Arwen's meanderings

Hi everyone and welcome to my new blog. My name is Steve and i am the lucky owner of a John Welsford designed 'navigator' named Arwen. I built her over three years with the help of my father, father-in-law and two children. She was launched in August 2007 at Queen Anne's battery marina in the barbican area of Plymouth. This blog is a record of our voyages together around SW England.
Arwen has a YouTube channel of her own. Search "plymouthwelshboy".

Sunday, 25 November 2012

Flooding in the UK

This was a shot on Plymouth Hoe a couple of days ago when winds reached Force 9
We are in the grip of some of the worst flooding I can recall here in the UK and its only November.  I read that today 800 homes have been flooded after storms hit parts of England and Wales. My own home countries of Devon and Cornwall have been very badly hit and a young lady of 21 was tragically killed in Exeter by a falling tree.
Flooding in Southway, a suburb here in Plymouth
 We have 220 flood warnings in place across just England; 57 in the south west where I live. More flooding is expected and on its way! We had an astonishing 60mm of rainfall just last night. I woke at 3am to see the wind howling down my street, something I rarely see as I live on the slope of a north facing hill which shelters us from the south west gales.
Flooding just outside Exeter
In my city Plymouth, 60 people had to be evacuated due to safety concerns in at least twelve different places around the city and many cars were abandoned. We are still cut off by rail from the rest of the country as the only two railway routes out of the south west are blocked or washed away just outside the north of Exeter.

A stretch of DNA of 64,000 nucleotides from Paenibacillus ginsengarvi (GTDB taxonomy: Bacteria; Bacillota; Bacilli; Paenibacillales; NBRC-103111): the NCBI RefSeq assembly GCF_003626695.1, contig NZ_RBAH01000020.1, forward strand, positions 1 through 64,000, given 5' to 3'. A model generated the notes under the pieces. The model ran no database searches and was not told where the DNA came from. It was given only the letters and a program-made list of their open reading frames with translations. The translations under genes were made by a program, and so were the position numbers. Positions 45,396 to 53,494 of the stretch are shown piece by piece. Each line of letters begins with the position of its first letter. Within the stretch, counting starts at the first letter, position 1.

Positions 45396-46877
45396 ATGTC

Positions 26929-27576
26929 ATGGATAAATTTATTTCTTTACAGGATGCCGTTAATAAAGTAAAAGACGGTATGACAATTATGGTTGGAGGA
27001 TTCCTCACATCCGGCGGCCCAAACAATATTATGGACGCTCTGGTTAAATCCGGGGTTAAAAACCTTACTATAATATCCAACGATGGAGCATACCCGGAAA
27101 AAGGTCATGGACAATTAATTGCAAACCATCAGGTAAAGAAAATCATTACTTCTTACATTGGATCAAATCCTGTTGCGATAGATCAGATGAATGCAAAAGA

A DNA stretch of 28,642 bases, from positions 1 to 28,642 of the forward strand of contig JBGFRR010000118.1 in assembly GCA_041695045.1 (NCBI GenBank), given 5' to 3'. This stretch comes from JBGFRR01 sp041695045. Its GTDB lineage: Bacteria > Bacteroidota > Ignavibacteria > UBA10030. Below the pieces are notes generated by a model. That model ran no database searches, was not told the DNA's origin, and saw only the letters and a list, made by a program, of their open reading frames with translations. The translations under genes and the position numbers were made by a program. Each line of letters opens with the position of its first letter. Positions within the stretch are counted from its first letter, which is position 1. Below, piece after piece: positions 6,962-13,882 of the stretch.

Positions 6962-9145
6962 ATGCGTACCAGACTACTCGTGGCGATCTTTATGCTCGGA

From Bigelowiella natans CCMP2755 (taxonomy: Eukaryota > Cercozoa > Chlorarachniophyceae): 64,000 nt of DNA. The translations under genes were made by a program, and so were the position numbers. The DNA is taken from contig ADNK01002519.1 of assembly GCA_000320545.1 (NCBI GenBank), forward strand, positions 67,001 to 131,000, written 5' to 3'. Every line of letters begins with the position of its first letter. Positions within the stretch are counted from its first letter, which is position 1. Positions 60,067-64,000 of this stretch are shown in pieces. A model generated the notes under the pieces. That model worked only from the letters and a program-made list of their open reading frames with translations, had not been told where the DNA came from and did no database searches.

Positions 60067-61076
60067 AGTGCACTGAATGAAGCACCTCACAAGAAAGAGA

The main line from Penzance to Paddington, London. Or it was.  The double line behind in the field - are collapsed power cables!
 It will take a week to get these railway lines back up to safe usage. The Met Office has issued an Amber weather warning for 50 to 70 mm of rain by the end of Monday.
The problem is run off from already wet fields that could lead to further river and surface water flooding; and then there are the strong winds that could worsen surface water flooding, as wind-blown leaves and debris block drains.

One of our local villages somewhat cut off at present

As I sit here typing this the rain is pounding off the roof outside. The back decking is already an inch under water but we are safe. I worry at times that our garden, on a steep slope and heavily wooded may suffer a landslide but it is very doubtful. There are branches down in the wood in the upper garden; the trees at the front have lost all their bright coloured autumn foliage. We’ll have some clearing up to do outside I suspect. But that is nothing compared to people around Devon who are clearing flood damaged possessions and gungy floodwater silt out of their front doors. 

Our Emergency Services, Enviornment Agency, Highways and local authority staff have been truly amazing

 Flooding is a nasty affair. It means you are out of your house for up to a year; the walls have to be replastered; all the wiring redone; floorboard replaced. And how do you replace all the photo albums full of memories of your life from childhood. I know the consequences of flooding are worse if you live in a poor country like Bangladesh, but even here in the UK, it has devastating effects.

So many rivers in Devon have burst their banks and there is still much more rain to come

The Environment Agency is reminding people in affected areas to keep up to date with the latest flood warnings on the Environment Agency website and to sign up to the free flood warnings sent to mobiles as text messages. In a twist of fate I am right in the middle of teaching flooding to my A level geography groups; no shortage of case study material at the moment!

All images are copyright of 'Evening Herald'; 'This is Exeter'; The Times; The Daily Mail; ITV .com; BBC news website

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